Monday, July 1, 2019

How a passion for civics became a Girl Scout Gold Award

Guest post by Lauren H., an 18-year-old Gold Award Girl Scout from Girl Scouts of North-Central Alabama 

I completed my Girl Scout Gold Award in the summer of 2017 before I began my senior year of high school. I designed a government camp for underprivileged girls by working in tandem with Girls Inc. in Birmingham through their summer camps for girls. For three days, the girls and I worked through the ins and outs of local, state, and federal legislative processes, like writing, proposing, voting on, and passing bills for Congress, as well as running for a political office. I also invited Patricia Bell, a Birmingham mayoral candidate, and Patricia Todd, a representative in the Alabama House of Representatives, to speak to the girls about the importance of their voices and female voices in general in government. The girls then wrote letters to their local, state, and federal representatives.

I think the reason I am so passionate about the topic of civics and citizenship is because I spent years learning and teaching others about this amazing country and the hard-won freedom the founding fathers fought for. In Montevallo, Alabama there are a cluster of numerous replicas of famous colonial structures such as the courthouse at Williamsburg and George Washington’s Mount Vernon home. From the summer after my seventh-grade year to the summer before my senior year, I spent every day of summer vacation at American Village as a junior interpreter where my duties included dressing in eighteenth century garb and interacting with visitors as if I lived in the middle of America’s fight for independence. I think people are quick to forget that the democracy we enjoy today was at the cost of the first Americans’ lives. Besides working at American Village, I also paged for the Alabama Senate in Montgomery and attended Alabama Girls State, a youth leadership program. My Gold Award is basically a smaller-scale version of Girls State and is heavily influenced by my experiences serving at both American Village and as a page. 

That seventh grader who started work at American Village never could have imagined that her passion for civics could have taken her all the way to New York city where a few weeks ago, I attended a Girl Scout civics education event. There are so many takeaways from this amazing experience. First, that my passions and my enthusiasm for civics connects me to so many wonderful women from all backgrounds and in all professions. No one can inspire women like other powerful women. I think iCivics CEO Emma Humphries said it best during the panel discussion: these women have climbed the ladder of success and have turned around to pull other women, like me, up behind them. I was so humbled and grateful for this experience and will cherish the memories of this event and use them to inspire me the rest of my life.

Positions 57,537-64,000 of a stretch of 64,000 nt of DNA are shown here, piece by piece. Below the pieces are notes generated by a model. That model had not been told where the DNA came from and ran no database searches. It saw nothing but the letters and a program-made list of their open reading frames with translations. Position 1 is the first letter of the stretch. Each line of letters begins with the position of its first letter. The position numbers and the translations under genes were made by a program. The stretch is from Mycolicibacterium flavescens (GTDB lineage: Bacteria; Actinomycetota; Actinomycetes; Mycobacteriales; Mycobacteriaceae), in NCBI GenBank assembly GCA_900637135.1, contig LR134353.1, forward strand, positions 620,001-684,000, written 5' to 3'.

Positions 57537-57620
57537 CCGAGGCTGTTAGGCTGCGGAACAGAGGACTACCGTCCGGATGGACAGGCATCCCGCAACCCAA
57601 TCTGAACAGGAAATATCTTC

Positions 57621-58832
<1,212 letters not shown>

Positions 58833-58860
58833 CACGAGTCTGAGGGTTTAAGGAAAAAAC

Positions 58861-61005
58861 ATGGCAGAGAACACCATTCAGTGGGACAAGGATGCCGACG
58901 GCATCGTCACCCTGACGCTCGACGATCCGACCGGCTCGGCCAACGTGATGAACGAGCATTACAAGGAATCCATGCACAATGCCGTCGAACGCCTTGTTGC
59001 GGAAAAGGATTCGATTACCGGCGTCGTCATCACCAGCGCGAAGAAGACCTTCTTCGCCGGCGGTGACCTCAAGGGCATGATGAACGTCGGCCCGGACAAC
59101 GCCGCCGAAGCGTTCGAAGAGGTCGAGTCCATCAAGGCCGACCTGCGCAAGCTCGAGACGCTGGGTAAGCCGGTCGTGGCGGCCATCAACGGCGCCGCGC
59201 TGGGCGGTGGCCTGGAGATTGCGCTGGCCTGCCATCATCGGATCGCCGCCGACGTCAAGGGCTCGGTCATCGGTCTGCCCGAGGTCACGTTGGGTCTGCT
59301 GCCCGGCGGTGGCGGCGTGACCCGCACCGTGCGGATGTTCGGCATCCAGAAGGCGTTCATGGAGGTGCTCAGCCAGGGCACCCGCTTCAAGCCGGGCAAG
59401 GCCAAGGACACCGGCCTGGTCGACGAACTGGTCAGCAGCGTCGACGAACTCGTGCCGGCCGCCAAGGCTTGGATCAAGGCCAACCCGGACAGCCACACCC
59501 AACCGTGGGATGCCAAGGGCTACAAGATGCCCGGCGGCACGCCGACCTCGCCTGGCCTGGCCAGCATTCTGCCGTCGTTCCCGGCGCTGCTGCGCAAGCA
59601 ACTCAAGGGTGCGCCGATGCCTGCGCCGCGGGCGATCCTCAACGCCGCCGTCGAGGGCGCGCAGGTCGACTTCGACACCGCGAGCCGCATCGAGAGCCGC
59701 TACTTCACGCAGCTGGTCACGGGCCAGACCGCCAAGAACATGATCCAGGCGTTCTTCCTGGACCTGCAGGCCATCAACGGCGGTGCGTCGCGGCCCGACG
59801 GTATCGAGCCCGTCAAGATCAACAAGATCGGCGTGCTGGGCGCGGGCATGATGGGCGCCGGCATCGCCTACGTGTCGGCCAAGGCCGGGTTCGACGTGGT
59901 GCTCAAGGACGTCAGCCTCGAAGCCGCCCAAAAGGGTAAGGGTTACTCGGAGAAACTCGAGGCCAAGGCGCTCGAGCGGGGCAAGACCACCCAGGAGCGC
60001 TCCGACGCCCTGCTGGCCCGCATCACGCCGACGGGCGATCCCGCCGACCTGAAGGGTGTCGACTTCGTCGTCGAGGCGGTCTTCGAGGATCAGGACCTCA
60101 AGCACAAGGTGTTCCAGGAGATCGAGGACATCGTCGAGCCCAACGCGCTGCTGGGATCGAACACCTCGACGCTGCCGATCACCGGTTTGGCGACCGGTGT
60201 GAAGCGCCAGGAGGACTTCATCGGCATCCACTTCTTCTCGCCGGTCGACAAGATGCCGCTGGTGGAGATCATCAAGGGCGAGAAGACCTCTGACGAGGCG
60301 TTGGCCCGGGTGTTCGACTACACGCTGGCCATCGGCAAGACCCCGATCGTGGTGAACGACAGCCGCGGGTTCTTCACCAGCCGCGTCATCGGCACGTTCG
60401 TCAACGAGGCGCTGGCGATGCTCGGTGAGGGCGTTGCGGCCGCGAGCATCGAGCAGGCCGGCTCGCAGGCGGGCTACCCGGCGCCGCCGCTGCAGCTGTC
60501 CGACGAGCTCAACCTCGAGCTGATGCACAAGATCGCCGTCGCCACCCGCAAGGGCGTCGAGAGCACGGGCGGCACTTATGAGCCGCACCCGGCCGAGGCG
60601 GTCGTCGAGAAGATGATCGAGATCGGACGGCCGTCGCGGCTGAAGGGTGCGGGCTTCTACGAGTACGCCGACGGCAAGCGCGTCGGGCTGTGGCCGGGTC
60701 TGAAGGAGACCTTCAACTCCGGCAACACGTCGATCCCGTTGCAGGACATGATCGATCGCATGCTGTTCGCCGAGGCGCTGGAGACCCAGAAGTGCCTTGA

This topic of civics education is SO important, and we need more girls to focus on it for their Gold Award, but like any Gold Award effort, it is definitely not easy. It’s really important to be organized and prepared but also remember to have fun and get excited. I think the problem with civics education currently is that kids and teachers are bored by the subject or, even worse, they are cynical, jaded, and angered by the whole process. So show your passions and get excited even when it’s tough! I would also encourage you to ask for help. I was floored by the support I was given by Girls Inc., Representative Terri Collins, Representative Patricia Todd, and Birmingham mayoral candidate Ms. Patricia Bell, who all wanted to be involved and help me in any way they could. 

Earning my Gold Award has allowed me to have a concrete example of my passions in action. I also think that actually doing the work itself, coordinating schedules, staying organized, and designing the program taught me so much about organization and working with other people to take action in the areas that I find to be very important. It showed me how much I could make an impact. The Gold Award has given me a new perspective on my own ability to make a difference in the world and communities around me, and I think that’s an immeasurably valuable lesson.